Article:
Hematological Analysis. The hematocrit, platelet and white cell
count, and differential were determined by using either manual
or automated (Advia 120, Bayer) counting techniques. Clonal
cultures of hemopoietic cells were performed as described (23).
Cultures of 2.5 ? 104adult bone marrow cells or 5 ? 104spleen
cells in 1 ml of 0.3% agar in DMEM supplemented with newborn
calf serum (20%) were stimulated with a mixture of 100 ng?ml
murine stem cell factor, 10 ng?ml murine IL-3, and 4 units?ml
human EPO and incubated for 7 days at 37°C in a fully
humidified atmosphere of 10% CO2in air. Agar cultures were
fixed; sequentially stained for acetylcholinesterase, Luxol fast
blue, and hematoxylin; and the cellular composition of each
colony determined at ?100–400. Megakaryocyte counts were
performed by manual counting from sections of sternum and
spleen after staining with hematoxylin?eosin. A minimum of 10
high-power fields (?200) were scored. Colony-forming units
(spleen) were enumerated by i.v. injection of bone marrow cells
into recipient mice that had been irradiated with 11 Gy of
?-irradiation in two equal doses given 3 hours apart from a137Cs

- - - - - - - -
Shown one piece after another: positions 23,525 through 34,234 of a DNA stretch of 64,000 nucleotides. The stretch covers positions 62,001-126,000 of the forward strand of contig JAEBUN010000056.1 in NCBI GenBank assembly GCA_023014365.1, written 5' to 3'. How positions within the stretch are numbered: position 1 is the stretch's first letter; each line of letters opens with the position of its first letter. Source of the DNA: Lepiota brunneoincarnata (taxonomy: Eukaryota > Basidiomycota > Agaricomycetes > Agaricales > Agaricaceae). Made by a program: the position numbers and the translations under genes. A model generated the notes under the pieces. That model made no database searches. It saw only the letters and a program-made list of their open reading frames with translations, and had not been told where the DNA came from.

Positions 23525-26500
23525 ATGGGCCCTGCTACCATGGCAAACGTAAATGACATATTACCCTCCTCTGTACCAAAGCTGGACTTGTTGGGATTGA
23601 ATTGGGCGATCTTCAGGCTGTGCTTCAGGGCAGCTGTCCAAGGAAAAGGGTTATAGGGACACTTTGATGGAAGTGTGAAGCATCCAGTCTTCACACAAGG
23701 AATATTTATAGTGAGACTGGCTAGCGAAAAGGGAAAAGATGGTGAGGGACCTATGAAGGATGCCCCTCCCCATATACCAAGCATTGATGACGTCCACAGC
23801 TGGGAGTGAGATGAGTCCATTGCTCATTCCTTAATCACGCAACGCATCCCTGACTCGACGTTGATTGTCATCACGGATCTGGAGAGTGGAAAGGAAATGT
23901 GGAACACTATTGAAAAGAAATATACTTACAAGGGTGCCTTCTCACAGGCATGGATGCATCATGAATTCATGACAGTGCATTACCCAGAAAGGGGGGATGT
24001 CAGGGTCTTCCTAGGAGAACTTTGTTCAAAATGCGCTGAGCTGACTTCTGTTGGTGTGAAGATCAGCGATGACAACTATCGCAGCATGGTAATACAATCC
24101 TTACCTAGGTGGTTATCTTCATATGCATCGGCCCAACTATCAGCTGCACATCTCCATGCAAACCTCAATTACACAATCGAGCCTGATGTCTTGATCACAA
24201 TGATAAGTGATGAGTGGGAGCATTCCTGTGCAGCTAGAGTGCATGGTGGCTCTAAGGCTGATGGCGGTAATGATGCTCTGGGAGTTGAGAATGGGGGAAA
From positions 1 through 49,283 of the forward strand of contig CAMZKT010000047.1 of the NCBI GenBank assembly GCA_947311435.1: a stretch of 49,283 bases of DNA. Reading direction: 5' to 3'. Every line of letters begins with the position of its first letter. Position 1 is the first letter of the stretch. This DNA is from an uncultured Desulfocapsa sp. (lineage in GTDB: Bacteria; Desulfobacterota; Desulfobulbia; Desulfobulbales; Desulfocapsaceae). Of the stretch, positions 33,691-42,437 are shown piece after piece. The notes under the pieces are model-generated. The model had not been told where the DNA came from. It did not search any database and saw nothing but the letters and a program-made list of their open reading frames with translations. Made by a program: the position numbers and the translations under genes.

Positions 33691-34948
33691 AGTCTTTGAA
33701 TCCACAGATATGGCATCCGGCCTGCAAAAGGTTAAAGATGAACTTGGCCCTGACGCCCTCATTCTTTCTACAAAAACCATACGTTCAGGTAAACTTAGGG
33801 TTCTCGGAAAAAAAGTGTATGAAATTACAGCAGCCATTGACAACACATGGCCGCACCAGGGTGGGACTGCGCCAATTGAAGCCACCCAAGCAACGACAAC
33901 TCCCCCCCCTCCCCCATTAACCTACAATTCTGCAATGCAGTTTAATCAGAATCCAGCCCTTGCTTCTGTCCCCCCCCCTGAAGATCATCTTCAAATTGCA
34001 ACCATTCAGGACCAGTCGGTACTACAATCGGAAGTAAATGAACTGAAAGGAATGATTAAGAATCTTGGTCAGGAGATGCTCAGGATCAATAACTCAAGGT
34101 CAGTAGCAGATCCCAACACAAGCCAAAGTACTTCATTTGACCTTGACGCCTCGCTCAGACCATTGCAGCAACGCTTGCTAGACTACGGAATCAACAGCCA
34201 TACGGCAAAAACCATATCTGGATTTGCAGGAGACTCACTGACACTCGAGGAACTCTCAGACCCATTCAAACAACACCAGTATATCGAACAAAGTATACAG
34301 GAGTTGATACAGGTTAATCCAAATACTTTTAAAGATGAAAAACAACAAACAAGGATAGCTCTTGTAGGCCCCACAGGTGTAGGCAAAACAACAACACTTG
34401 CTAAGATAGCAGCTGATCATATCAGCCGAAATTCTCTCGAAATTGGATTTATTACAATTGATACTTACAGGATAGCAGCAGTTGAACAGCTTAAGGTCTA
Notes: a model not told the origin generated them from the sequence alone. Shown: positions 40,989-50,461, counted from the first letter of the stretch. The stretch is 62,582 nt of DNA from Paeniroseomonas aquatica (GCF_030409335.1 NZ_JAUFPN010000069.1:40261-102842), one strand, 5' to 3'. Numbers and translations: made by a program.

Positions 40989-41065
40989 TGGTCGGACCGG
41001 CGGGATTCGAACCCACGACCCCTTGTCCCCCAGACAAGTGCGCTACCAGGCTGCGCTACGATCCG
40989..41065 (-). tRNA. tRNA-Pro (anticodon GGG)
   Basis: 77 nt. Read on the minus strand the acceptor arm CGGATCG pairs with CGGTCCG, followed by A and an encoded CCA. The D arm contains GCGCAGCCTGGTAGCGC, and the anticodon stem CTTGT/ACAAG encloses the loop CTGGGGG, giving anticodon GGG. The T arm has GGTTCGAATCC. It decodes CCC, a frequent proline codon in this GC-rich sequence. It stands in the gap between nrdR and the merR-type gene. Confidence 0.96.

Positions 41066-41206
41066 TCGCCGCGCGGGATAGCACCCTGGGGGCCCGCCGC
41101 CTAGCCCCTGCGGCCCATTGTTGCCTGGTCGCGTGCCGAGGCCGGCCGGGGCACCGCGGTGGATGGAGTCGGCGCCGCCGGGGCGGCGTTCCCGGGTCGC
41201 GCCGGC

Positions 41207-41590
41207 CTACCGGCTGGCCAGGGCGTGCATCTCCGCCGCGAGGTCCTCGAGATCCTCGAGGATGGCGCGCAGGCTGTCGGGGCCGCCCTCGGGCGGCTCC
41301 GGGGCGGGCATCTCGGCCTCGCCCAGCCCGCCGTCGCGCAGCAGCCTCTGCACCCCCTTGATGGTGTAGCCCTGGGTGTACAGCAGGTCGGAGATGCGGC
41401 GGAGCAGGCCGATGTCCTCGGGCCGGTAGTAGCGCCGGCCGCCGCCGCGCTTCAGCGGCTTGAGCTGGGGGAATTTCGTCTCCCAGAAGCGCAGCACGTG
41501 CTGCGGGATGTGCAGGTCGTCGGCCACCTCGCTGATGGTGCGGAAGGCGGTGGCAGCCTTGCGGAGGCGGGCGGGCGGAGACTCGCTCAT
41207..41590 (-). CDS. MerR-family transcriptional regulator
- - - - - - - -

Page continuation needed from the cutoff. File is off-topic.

source (Atomic Energy, Ottawa). Transplanted mice were main-
tained on oral antibiotic (1.1 g?liter neomycin sulfate; Sigma).
Spleens were removed after 12 days, fixed in Carnoy’s solution
(60% ethanol?30% chloroform?10% acetic acid), and the num-
bers of macroscopic colonies were counted.
Flow Cytometry. Single-cell suspensions of spleen and bone
marrow cells were depleted of erythrocytes by lysis with 156 mM
ammonium chloride (pH 7.3). Cells were stained with a satu-
rating concentration of IgM-FITC and B220–phycoerythrin
(PE) or Ter119-PE and CD71-FITC (30) (BD Pharmingen), and
analyses were performed on an LSR flow cytometer (BD
Biosciences, San Diego). Dead cells were excluded based on
propidium iodide staining.
A Large-Scale Random Mutagenesis Screen to Isolate Suppressors of
Thrombocytopenia. The aim of this genetic screen was to identify
mutations capable of ameliorating thrombocytopenia. The mice
we used had markedly reduced platelet numbers (117 ? 52 ?
106?ml, n ? 783 vs. 1,168 ? 230 ? 106platelets per ml, n ? 100
for isogenic C57BL?6 controls, Fig 1 a and b), caused by a
loss-of-function deletion in the c-Mpl gene, which encodes the
cell surface receptor for the platelet-regulating cytokine,
Three hundred Mpl?/?C57BL?6 mice were injected with
200–400 mg?kg ENU in one, two, or three weekly doses. Four